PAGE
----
Git is now ten years old. More and more developers get lost when have to deal with CVS or Subversion as first SCM they learnt was git. But in daily work I see many people limited to very basic use of it ;(
There is a lot of commands and external plugins for git. I do not want to mention them but rather concentrate on ones installed as part of git package. And only those which I think EVERY developer using git should know that they exist and how to use them.
Dealing with other repo is easy set: “pull” to merge changes (“fetch” if you only want to have them locally), “push” to send them out. “git remote” is useful too.
Branching is easy and there is a lot of articles how to do it. Basically “git branch” to see which one you use, “git branch -a” to check which are available and “git checkout” to grab code from one.
Checking changes is next step. “git diff” with all variants like checking local not committed changes against local repo, comparing to other branches, checking differences between branches etc. “git log -p” to check what was changed in earlier commits.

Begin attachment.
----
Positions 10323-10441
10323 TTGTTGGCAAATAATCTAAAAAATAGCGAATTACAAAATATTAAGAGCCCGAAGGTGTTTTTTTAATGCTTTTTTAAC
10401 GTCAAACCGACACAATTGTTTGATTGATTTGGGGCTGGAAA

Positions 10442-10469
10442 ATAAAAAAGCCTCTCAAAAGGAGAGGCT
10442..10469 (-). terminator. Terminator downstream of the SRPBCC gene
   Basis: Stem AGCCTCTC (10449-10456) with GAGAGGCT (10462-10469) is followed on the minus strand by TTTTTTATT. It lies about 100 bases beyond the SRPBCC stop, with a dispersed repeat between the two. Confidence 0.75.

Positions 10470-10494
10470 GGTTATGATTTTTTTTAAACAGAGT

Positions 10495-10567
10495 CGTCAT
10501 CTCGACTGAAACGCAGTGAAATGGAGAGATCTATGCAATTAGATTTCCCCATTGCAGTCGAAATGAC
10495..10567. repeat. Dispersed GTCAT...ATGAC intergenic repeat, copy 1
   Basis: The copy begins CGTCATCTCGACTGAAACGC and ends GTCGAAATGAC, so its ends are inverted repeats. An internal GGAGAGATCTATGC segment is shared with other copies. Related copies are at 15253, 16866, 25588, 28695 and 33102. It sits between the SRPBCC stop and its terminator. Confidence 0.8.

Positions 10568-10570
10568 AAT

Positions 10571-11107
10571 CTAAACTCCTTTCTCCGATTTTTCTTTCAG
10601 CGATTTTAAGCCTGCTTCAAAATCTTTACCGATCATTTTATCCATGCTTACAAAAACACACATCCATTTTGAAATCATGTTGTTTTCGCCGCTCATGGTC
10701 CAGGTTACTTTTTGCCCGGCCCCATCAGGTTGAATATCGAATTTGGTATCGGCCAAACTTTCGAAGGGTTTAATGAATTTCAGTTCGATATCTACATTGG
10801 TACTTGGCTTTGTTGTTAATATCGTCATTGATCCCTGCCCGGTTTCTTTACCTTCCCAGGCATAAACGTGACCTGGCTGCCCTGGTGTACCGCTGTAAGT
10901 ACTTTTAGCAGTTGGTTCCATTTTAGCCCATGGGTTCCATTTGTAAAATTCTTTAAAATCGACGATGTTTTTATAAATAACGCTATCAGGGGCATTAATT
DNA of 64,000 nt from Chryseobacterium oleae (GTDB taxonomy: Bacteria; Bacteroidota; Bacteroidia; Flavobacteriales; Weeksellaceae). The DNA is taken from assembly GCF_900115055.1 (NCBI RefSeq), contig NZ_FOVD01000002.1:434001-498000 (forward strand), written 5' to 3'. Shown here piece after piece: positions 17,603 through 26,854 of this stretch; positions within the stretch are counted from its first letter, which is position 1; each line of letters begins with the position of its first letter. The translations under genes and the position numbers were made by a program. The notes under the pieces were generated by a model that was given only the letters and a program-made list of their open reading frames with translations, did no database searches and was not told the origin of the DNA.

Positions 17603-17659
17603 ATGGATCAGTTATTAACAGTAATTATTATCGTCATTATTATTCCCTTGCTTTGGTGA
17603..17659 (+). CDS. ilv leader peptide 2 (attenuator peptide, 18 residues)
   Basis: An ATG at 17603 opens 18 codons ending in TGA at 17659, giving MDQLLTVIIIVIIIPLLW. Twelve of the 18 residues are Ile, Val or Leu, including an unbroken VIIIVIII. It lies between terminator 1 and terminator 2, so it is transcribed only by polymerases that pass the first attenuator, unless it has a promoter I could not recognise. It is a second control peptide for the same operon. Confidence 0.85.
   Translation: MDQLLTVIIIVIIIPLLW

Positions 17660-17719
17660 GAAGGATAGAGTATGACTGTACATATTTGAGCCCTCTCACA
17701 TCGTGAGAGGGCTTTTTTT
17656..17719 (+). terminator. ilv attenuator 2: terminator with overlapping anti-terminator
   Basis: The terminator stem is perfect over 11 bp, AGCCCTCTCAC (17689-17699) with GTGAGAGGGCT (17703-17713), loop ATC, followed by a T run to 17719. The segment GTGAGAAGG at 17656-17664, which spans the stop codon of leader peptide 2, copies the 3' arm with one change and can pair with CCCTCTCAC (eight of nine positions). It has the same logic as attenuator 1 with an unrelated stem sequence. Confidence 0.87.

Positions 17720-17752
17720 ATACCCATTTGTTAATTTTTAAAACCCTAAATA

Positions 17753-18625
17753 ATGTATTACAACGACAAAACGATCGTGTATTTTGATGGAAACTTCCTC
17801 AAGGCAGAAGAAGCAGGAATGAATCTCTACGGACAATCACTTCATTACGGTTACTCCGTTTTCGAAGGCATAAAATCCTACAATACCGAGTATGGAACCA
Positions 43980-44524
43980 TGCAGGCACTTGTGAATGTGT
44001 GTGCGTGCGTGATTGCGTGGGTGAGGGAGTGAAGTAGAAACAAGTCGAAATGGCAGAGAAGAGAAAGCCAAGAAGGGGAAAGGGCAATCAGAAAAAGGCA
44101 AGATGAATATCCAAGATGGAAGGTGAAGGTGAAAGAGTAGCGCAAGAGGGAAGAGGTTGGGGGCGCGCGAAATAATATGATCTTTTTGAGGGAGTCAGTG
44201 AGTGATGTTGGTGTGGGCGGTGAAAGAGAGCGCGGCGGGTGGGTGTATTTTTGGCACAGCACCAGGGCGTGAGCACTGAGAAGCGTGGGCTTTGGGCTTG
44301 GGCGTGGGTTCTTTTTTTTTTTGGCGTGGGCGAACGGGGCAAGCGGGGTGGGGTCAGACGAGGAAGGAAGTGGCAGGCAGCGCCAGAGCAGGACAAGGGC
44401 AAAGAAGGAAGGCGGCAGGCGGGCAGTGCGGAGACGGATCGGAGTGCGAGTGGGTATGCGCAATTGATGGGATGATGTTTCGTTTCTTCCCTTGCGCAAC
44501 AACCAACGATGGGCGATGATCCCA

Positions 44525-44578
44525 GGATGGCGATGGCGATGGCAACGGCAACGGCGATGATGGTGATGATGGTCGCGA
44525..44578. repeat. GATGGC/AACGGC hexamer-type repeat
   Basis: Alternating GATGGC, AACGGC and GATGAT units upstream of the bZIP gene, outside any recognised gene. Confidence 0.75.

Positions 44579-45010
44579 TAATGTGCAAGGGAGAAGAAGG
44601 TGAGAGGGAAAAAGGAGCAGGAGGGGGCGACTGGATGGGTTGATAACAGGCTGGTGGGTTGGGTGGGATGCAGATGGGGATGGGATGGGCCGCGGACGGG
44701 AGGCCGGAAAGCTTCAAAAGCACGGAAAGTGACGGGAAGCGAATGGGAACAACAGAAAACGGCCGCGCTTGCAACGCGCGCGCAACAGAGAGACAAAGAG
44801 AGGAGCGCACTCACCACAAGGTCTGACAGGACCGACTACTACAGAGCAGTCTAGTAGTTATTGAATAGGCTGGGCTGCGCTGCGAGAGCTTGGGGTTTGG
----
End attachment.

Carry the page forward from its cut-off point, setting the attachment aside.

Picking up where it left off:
Then goes “status” to see which local files are changed/added/removed and need attention. And “add”, “rm” and finally “commit” to get all of them sorted out.
Lot of people ends here. The problem appears when they get patches…
So how to deal with patches in git world? You can of course do “patch -p1
To generate patch you can use “git diff” and store output into file. But this will lack author information and description. So it is better to commit changes and then use “git format-patch” to export what you did into file. Such file can be attached to bug tracker, sent by email, put online etc. Importing it is simple: “git am some.patch” and if it applies then it is merged like you would do local commit.
There are other ways probably too. Quilt, stgit etc. But this one is using basic git commands.
And I still remember days when I thought that git and me do not match ;D